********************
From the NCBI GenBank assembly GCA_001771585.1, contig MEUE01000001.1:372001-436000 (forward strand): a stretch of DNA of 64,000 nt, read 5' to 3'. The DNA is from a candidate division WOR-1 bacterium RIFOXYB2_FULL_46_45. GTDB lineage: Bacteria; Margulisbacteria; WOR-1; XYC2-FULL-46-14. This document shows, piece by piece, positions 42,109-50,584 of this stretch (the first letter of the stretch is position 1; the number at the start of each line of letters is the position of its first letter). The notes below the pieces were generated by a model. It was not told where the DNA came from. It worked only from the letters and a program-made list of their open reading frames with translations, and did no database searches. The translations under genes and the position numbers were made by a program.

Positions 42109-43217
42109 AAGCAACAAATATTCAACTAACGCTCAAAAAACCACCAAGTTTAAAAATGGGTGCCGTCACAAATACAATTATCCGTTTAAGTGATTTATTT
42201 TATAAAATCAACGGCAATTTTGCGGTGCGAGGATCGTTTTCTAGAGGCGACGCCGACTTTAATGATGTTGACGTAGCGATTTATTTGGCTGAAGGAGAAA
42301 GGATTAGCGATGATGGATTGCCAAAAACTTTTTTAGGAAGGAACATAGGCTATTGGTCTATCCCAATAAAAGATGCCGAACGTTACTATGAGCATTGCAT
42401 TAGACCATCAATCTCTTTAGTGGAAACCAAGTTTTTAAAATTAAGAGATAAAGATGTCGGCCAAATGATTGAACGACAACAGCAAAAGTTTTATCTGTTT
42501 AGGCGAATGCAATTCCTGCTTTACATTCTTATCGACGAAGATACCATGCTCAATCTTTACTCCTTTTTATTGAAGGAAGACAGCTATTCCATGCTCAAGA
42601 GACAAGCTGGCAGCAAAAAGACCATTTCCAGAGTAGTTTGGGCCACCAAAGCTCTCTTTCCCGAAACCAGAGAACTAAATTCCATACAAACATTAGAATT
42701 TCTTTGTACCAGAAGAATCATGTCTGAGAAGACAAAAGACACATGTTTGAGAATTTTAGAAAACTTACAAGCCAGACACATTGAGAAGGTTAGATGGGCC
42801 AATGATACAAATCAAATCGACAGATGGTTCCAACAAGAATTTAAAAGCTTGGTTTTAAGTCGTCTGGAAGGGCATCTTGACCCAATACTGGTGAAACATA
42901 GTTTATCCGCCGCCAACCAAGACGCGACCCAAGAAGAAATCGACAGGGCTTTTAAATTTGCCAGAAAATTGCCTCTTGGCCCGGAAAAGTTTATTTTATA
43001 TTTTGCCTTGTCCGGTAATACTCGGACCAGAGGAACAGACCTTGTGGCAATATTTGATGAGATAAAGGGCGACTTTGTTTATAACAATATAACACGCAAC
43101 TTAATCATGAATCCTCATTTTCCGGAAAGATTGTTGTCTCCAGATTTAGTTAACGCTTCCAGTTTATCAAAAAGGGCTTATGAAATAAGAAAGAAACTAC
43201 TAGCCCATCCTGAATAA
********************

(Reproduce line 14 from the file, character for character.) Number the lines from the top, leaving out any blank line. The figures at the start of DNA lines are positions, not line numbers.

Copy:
43201 TAGCCCATCCTGAATAA